Logo of Phnom Penh Post newspaper Phnom Penh Post - Cambodian mother says she was caught up in surrogacy

Cambodian mother says she was caught up in surrogacy

Content image - Phnom Penh Post
Tammy Davis-Charles (right) and Sambath Chakriya (left, wearing a mask), are escorted outside Phnom Penh court after their trial yesterday. Chhay Channyda

Cambodian mother says she was caught up in surrogacy

Wiping tears from her cheeks with the back of her hand, Samrith Chakriya smiled and reached for her child at Phnom Penh’s Municipal Court yesterday.

Her daughter is just 10 months old and dressed in pastel pink, and it’s clear she’s not completely at ease in Chakriya’s arms.

For the past six months, Chakriya has been imprisoned at Prey Sar and has been mostly separated from her infant, after she was suddenly arrested for her alleged role in an international commercial surrogacy ring. There’s a cruel irony that in the process of helping couples desperate for biological babies, she was cut off from her own.

Yet Chakriya claims to have been unwittingly caught up in the commercial surrogacy business. Working as a nurse at Sihanouk Hospital Centre of Hope in Phnom Penh, Chakriya took on some part-time work for Australian Tammy Davis-Charles, founder of Fertility Solutions PDG, in October of 2015. “I did not know the baby was for surrogacy, because my work is only looking after and caring for the patient,” she said yesterday after her trial in which she faces up to two years in prison was postponed.

“I had no idea working for her would lead to my arrest.”

She earned $200 a month for the first three months, but this was bumped up to $650 last year. “This work was just to earn extra salary. It was just to take care of patients; I’m just a nurse, not a midwife. I did not know about the law.’’

At the time of her arrest, Chakriya had stopped working for Davis-Charles. Chakriya gave birth in July and was on maternity leave, spending each day with her new daughter, when police came for her in November.

Commercial surrogacy is a fraught enterprise: advocates say it helps couples fulfil their dreams of raising a child, but detractors say it exploits impoverished women with scarce options. In Cambodia, couples have routinely paid around $50,000 for a child, with the surrogate promised $10,000.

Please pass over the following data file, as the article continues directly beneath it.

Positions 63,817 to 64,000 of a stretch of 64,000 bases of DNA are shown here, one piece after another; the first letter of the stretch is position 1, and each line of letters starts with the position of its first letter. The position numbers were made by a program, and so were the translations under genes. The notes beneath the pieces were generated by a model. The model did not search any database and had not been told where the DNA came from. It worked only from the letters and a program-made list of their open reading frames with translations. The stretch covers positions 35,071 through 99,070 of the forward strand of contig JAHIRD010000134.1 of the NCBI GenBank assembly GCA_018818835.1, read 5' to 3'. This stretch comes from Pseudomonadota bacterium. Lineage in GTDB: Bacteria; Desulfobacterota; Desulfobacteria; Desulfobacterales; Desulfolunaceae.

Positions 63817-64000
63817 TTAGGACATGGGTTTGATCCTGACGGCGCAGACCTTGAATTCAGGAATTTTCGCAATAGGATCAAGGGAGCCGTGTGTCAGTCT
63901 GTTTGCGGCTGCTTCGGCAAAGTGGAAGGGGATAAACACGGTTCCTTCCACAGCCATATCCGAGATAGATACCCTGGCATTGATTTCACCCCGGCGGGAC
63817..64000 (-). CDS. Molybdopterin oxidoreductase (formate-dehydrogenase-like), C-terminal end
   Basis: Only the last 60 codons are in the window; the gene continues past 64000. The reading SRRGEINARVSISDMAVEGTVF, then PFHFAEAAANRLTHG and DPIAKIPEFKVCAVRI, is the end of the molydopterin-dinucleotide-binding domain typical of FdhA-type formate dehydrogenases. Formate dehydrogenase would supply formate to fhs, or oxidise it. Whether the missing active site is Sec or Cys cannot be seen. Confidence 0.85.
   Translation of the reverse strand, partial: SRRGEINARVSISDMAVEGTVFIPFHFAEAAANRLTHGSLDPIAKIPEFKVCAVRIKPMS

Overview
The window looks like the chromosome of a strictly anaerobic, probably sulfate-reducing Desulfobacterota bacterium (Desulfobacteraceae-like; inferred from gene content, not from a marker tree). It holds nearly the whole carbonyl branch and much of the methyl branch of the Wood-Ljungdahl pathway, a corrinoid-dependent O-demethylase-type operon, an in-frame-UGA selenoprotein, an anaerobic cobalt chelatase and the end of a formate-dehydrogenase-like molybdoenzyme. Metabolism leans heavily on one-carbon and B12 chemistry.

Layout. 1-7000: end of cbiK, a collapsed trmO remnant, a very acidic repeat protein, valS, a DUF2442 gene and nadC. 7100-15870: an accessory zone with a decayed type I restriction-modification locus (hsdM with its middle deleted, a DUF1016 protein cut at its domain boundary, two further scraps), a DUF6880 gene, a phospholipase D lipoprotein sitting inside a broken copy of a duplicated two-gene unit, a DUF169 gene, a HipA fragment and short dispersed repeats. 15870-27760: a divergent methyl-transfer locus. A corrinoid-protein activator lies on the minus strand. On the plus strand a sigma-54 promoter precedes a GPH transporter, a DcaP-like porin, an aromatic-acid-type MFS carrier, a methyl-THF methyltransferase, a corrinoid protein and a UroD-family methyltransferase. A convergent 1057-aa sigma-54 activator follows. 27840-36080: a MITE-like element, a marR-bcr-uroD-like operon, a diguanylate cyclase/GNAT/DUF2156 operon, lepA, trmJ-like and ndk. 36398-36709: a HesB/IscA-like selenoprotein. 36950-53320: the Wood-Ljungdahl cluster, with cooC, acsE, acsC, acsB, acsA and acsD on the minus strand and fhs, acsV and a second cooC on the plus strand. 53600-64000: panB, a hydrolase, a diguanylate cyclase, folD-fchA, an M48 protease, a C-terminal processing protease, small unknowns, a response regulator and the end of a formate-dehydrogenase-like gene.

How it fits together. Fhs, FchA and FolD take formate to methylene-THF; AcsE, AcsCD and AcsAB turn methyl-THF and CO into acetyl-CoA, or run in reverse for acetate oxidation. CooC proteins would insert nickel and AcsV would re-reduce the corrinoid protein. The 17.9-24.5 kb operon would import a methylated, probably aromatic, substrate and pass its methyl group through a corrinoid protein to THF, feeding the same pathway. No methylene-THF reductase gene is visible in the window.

Cambodia is still drafting a law on surrogacy, but in the meantime Chakriya faces charges related to fraudulent documents and acting as an intermediary between an adoptive parent and a pregnant woman.

At the court yesterday, Chakriya’s family flocked around her. Her father, Samrith Savoeun, a motodop driver by trade, remained stoic. ”I pity my daughter, because she is just a nurse. I don’t know why she was arrested, about these kinds of charges,” he said.

MOST VIEWED

  • Hong Kong firm done buying Coke Cambodia

    Swire Coca-Cola Ltd, a wholly-owned subsidiary of Hong Kong-listed Swire Pacific Ltd, on November 25 announced that it had completed the acquisition of The Coca-Cola Co’s bottling business in Cambodia, as part of its ambitions to expand into the Southeast Asian market. Swire Coca-Cola affirmed

  • Cambodia's Bokator now officially in World Heritage List

    UNESCO has officially inscribed Cambodia’s “Kun Lbokator”, commonly known as Bokator, on the World Heritage List, according to Minister of Culture and Fine Arts Phoeurng Sackona in her brief report to Prime Minister Hun Sen on the night of November 29. Her report, which was

  • NagaWorld union leader arrested at airport after Australia trip

    Chhim Sithar, head of the Labour Rights Supported Union of Khmer Employees at NagaWorld integrated casino resort, was arrested on November 26 at Phnom Penh International Airport and placed in pre-trial detention after returning from a 12-day trip to Australia. Phnom Penh Municipal Court Investigating Judge

  • Takeo hand-woven silk items provide local high-quality alternative to imports

    After graduating from university and beginning her career as a civil servant at the the Ministry of Economy and Finance, Khieu Sina found time to establish a business that aligns with her true passion – quality hand-woven Khmer goods. Her product line, known as Banteay Srei,

  • Sub-Decree approves $30M for mine clearance

    The Cambodian government established the ‘Mine-Free Cambodia 2025 Foundation’, and released an initial budget of $30 million. Based on the progress of the foundation in 2023, 2024 and 2025, more funds will be added from the national budget and other sources. In a sub-decree signed by Prime Minister Hun Sen

  • Two senior GDP officials defect to CPP

    Two senior officials of the Grassroots Democratic Party (GDP) have asked to join the Cambodian People’s Party (CPP), after apparently failing to forge a political alliance in the run-up to the 2023 general election. Yang Saing Koma, chairman of the GDP board, and Lek Sothear,